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  ANNAPURNA 2007: Everest and K2 Summiter: Ivan Vallejo Ricaurte Annapurna: Summit report one...

Just after the summit

Annapurna Base Camp 

Dear friends of Ecuador and the world

Annapurna’s name comes from two words in Sanskrit: Anna, which means abundance or harvest and Purna, which means full of.  The tenth highest mountain in the world, Annapurna, which to us westerners sound like a woman’s name, Anna, with the last name Purity, probably making honor to its Sanskrit name it has been abundant, generous and has let me, along with Andrew and Fernando, to harvest one of the most important dreams of my sporting life: to reach its summit, to get to its highest point.

I write this note just after being back to BC, sound and safe and in one piece thank God, after reaching the summit of the Goddess of Abundance on Thursday, May 24 at three and twenty minutes in the afternoon.

Logically, I have this mixture of exhaustion and peace, one because of the physical strain and the other because of peace with myself.  My face, my lips and my tongue are burned because of the intense cold, I have skipped a lot of hours of sleep, my stomach tries to recover from the suffering I endured.  I will get better, I will sleep and health will come back.  Meanwhile, I thank, just thank the generosity of life for letting me achieve one of the prettiest dreams I had planned, with this summit.

Tomorrow I will start my trip back to Katmandu; as I use to say, I return to incivilization, to this place where I live, to my daily routine, because here in Annapurna I was just loaned for a few weeks to conjugate the three verbs:

Ascend, just ascend – to step upon for a while – and then, descend, just descend.  And finally, to arrive – I wish just a little better than what I was when I left to the top -.

In Katmandu I will start to write to you what it meant and what I felt when I reached the summit of this beautiful Annapurna and to achieve with this summit, my thirteenth eight-thousand meters summit.

A warm hug from my tent, when it is a little later than eleven in the evening.  I will finally get plenty of hours to sleep and recover.  Right? 

Editor: Doris Arroba

Iván Vallejo Ricaurte


Translated from Spanish by Jorge Rivera

Earlier: Two Update: WAY TO THE TOP: MONDAY 21 OF MAYO NOWADAYS MONDAY 21 OF MAY WE HAVE ARRIVED AT the C3. TOMORROW WE FOLLOWED the C4. THANKS TO GOD THE CLIMATE IS VERY GOOD. A WARM HUG FROM 6400 MS. This message is sent by Iván like text message from its satelite telephone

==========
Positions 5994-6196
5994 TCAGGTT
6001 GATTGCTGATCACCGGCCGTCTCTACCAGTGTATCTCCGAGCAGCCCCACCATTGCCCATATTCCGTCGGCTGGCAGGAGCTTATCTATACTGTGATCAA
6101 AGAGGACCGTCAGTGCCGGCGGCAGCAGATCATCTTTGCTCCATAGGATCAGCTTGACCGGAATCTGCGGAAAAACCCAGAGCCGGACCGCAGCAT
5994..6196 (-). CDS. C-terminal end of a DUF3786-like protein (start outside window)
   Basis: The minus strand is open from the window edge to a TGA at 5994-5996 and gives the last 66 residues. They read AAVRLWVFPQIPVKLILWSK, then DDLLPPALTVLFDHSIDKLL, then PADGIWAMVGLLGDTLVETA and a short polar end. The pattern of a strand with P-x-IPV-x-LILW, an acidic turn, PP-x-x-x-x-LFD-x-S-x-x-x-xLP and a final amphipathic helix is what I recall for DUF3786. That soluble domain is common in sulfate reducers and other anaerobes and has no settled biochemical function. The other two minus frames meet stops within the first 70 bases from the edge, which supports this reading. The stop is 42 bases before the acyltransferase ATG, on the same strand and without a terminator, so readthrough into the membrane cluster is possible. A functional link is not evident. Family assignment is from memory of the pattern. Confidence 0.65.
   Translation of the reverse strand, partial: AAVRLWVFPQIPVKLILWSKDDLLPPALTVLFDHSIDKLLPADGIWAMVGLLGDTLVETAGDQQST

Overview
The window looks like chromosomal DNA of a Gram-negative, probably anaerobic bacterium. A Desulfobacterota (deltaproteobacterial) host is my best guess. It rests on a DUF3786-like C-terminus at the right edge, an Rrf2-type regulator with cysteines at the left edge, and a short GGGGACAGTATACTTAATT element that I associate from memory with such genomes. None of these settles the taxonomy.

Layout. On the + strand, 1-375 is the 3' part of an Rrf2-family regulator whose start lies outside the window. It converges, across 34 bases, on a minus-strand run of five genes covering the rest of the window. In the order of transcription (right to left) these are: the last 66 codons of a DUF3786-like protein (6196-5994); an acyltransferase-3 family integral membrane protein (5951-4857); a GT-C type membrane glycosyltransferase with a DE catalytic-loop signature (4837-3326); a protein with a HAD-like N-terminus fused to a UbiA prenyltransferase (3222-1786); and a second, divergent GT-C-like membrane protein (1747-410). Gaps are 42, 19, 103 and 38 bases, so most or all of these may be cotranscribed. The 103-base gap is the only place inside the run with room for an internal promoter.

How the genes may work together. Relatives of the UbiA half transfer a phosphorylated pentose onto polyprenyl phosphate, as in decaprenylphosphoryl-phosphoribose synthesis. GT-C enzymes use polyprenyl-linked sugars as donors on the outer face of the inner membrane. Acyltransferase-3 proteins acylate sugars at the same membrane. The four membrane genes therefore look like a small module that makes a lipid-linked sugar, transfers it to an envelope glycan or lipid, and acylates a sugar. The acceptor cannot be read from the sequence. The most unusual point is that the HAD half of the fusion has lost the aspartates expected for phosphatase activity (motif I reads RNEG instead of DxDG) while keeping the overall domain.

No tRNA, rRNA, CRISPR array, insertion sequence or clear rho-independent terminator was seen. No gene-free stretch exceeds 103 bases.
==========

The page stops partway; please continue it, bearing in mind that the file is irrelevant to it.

Earlier Update

Annapurna Base Camp, Dear friends of Ecuador and the world.

Warm greetings with my best wishes for you.  Some days have gone by at BC without me writing a new chronicle.  As you can understand, the event of my two friends in Dhaulagiri has affected everybody in this expedition, just today I had the interest and spirit of taking a piece of paper and a pencil to write to you.

With this chronicle I share the news that we leave on Sunday, May 20, God willing, to the summit of Annapurna.  Although the days of Saturday and Sunday won’t be tht good, from Monday 21 the forecast is better to think about the summit.  For this reason, on Sunday we will get to C2, on Monday we will climb up to C3, on Tuesday we will look for a rout that take us to the location of C4, more or less at seven thousand meters of altitude, and on the morning of Wednesday we will leave to the summit of Annapurna.  God willing, on Thursday or Friday I will share with you our arrival to the highest point of the Goddess of Abundance.  I leave you with this chronicle in which I narrate my two thrilling days fixing lines up to the site of Camp 3.

Until then, a big hug; I am sure to count with your prayers and/or good vibes, so long.


-          It is a very dangerous sport, isn’t it?

This question, which I get so often, after repeating again and again can turn into a common figure, as much as to them as to me, until one day as last Sunday, May 13, I find out about the death of my two good friends buried by an avalanche in Dhaularigi – a neighbor mountain to our Annapurna –.  With that I confirm that very dangerous is not a common figure, it is the pure and harsh reality, that the risk of dying, the sharp razor where we repeatedly move, is the other component that occupies the same space and value as that of the esthetics of the art of climbing mountains.

In the moment of the news, at two fifteen in the afternoon of Sunday the thirteen, I cried, I cried a lot for the loss, I cried because of their absence.  After the first hit came the whirling of phone calls to try to coordinate the possibility of rescuing their bodies, and finally… the hangover, the mix of pain, absence, emptiness and my own fear.

Ricardo Valencia had the kindness and generosity of passing by our Base Camp to say goodbye just before taking off. 

Curiously, at ten in the morning of Sunday thirteen, while we were chatting over breakfast in our mess tent, we suddenly remembered the dedication with which Riki fixed breakfast at base camps: fried fresh tomatoes with finely diced onions, garlic, salt and pepper, all this with your choice of eggs, toast and Spanish coffee.  Ricardo’s happiness was not in the pleasure of fixing the meal; it was in the fact of seeing how our faces glowed with this food at the beginning of the day, anywhere at the bottom of the Himalayas.  We were talking about these things, about these details from Ricardo in our mess tent just twenty five kilometers away, in a straight line, from the place where he was.  How curious, the avalanche happened between nine and nine thirty, and we talked about him between ten and noon. 

Dear Ricardo, thanks for your wonderful detail of coming to say goodbye at our Annapurna Base Camp. 


The most complicated passage we have found on this route of ascent to Annapurna is already solved, it meant to be in Camp 2 waiting for good weather conditions for three days, and then to work hard for another two until we finally could get, fixing almost one thousand meters of rope, to the site of Camp 3 at 6,400m.